Regression Plot

Y- 125393-0.314684X R-Sq=1.3%

! : : : • •----,—1

! « : ' : •

• , • • •

Figure 14 The relationship between the condition factor of the trout (a) and the salmon parr (b) and the total parasite abundance (transformed log10 1+ x).

As the regression equation, based on a plot of loge weight against loge length for the salmon parr was y = -3.79918 + 2.76135x the value of 2.76135 was used to calculate the condition factor (W/L2-76135). 100 where W = the weight in grams and L - the length in cm. Unlike the brown trout the condition factor showed no significant seasonal variation although the mean values tended to be slightly higher and more variable in January and March (Figure 9). Regression analyses, where the log10 (1 + jc) transformed values for parasite numbers are plotted on the y-axis against values for condition factors on the x-axis were undertaken. These reveal that with the exception of N. rutili, the condition factor tends to decline significantly with increases in numbers of C. farionis, C. metoecus, nematodes and the total parasites (P = 0.008, < 0.001, < 0.001 and 0.051, respectively) as the number of parasites increase (Table 20). In contrast, the condition factor tends to increase as numbers of N. rutili increase although this trend is not statistically significant. The tendency for the condition factor of the salmon parr to decline with increase in the total number of parasites is shown in Figure 14b. In contrast, the regression equations relating the adipose index to the transformed numbers of N. rutili and the total numbers of parasites indicate significant positive relationships (Table 21).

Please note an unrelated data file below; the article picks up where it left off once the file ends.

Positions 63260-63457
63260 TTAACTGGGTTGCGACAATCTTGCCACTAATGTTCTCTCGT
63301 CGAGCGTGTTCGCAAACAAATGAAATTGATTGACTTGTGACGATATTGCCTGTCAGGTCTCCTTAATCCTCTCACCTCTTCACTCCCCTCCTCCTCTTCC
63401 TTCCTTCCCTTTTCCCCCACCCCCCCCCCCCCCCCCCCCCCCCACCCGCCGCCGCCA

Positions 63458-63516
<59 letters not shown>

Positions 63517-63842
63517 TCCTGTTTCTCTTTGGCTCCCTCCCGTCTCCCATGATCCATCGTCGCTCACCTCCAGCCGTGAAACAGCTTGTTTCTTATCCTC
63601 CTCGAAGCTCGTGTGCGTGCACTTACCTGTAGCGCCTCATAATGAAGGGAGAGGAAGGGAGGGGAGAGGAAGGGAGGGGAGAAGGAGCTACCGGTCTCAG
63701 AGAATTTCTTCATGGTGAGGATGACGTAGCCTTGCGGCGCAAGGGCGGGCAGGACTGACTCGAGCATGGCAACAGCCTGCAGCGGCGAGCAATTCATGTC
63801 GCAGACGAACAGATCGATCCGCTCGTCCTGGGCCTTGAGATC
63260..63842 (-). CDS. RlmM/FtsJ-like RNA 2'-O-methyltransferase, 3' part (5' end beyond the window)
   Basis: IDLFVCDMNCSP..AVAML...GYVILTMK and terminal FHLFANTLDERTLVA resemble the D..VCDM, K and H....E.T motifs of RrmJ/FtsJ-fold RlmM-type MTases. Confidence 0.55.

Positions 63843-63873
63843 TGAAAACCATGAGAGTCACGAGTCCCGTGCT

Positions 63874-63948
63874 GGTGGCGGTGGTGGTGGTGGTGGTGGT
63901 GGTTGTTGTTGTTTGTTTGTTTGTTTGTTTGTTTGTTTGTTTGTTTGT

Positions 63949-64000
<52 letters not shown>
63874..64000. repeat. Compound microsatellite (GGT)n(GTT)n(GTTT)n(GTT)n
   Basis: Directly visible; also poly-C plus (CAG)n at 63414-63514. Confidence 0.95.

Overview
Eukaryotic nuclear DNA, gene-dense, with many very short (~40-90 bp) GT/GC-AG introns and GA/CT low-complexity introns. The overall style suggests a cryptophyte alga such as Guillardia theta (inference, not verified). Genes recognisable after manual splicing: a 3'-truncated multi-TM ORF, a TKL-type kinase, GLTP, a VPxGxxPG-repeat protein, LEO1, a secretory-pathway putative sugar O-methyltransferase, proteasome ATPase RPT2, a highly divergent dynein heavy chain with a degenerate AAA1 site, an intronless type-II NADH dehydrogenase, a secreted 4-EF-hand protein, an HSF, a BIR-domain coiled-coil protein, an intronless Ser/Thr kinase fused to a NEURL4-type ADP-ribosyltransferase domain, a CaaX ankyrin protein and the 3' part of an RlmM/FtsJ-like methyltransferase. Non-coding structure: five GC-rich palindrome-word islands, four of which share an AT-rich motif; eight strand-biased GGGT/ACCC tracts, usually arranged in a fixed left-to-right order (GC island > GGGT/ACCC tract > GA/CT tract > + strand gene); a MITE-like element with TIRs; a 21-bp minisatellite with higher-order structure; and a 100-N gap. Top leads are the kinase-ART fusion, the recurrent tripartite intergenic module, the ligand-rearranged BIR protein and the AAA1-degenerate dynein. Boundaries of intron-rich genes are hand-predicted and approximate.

Table 20 The regression equations relating the transformed numbers of parasites (log10 (1 + x)) to the condition factor (CF) of the salmon parr

Regression equations

0 0

Post a comment